Showing 10 posts in Employment.
A recent decision by the U.S. Court of Appeals for the Sixth Circuit (the “Sixth Circuit”) may make it easier for plaintiffs to bring costly lawsuits against companies that allow sensitive data to fall into the wrong hands. Most troubling from a company's perspective, the Sixth Circuit used language that some states legally require in data breach notification letters to justify allowing the case to move forward. Read more about this case here.
Employers Should Audit and Update Employment-Related Policies and Agreements in Light of New “Defend Trade Secrets Act”
President Obama recently signed the Defend Trade Secrets Act (the “Act”) into law. The Act creates a new cause of action - which became effective immediately - for trade secret misappropriation.
Prior to the Act, civil claims for trade secret misappropriation were primarily governed by state law. The Act creates federal jurisdiction for claims brought under the Act, which provides plaintiffs with the option to sue in federal court. Read More ›
The misclassification of employees as independent contractors is a common and serious issue affecting employers and workers in the technology sector. We recently touched on the legal challenges facing “on demand” technology companies such as Uber and Lyft due to their classification of drivers as independent contractors.
But employee vs. independent contractor is not the only classification issue that technology companies and investors must grapple with. As reported by the Wall Street Journal, a Silicon Valley venture capital firm, Fenox Venture Capital, recently agreed to pay $331,269 in back wages after the U.S. Department of Labor (“DOL”) found the company misclassified 56 workers as unpaid interns. Read More ›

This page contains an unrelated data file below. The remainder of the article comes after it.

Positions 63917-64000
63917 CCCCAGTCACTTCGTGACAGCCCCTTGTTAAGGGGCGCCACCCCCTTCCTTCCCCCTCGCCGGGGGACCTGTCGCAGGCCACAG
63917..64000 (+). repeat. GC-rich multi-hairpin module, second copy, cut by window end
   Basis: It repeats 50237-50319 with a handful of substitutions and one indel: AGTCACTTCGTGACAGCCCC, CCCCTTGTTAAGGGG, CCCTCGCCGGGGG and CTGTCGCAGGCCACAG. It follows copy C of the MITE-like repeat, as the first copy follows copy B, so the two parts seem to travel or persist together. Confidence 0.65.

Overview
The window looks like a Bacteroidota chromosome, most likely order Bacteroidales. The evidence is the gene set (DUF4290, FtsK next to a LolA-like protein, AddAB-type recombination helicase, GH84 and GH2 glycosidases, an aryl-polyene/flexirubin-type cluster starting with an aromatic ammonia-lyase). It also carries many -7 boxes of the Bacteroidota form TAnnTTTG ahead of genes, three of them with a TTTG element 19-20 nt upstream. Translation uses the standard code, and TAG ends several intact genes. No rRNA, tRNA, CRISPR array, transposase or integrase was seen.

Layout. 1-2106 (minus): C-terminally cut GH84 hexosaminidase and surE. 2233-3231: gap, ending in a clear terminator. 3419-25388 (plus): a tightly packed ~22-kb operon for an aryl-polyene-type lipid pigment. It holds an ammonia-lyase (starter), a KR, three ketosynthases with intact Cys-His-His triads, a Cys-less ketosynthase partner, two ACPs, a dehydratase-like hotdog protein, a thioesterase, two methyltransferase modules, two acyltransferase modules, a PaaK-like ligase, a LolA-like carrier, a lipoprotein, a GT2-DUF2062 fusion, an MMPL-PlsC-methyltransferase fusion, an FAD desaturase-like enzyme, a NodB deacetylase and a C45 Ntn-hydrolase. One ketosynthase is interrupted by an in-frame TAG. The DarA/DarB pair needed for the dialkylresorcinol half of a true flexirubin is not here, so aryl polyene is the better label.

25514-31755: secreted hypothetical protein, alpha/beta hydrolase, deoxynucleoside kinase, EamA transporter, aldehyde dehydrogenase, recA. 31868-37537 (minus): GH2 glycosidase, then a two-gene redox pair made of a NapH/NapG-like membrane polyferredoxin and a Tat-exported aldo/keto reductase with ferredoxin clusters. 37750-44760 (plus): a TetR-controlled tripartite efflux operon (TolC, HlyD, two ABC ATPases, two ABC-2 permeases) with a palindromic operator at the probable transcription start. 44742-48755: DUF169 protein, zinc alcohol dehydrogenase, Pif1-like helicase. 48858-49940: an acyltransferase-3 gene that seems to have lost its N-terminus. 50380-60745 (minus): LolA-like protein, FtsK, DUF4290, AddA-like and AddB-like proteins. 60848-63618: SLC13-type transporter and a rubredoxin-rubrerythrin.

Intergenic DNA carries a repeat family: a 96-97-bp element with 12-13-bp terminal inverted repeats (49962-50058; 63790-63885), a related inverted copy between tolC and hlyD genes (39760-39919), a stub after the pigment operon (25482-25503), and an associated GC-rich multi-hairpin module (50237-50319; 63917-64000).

Categories: Employment, Startup
In January we updated you on the numerous legal battles Uber was fighting across the country related to its classification of its drivers as independent contractors rather than employees. Uber, the on-demand car service, recently put one of those battles behind it by settling a class action lawsuit covering 385,000 drivers in California and Massachusetts for $100 million.
Under the terms of the settlement Uber will continue to be able to classify its drivers as contractors. The company also made concessions allowing drivers to receive tips, and to form an association - although not a union - to discuss grievances with the company. Read More ›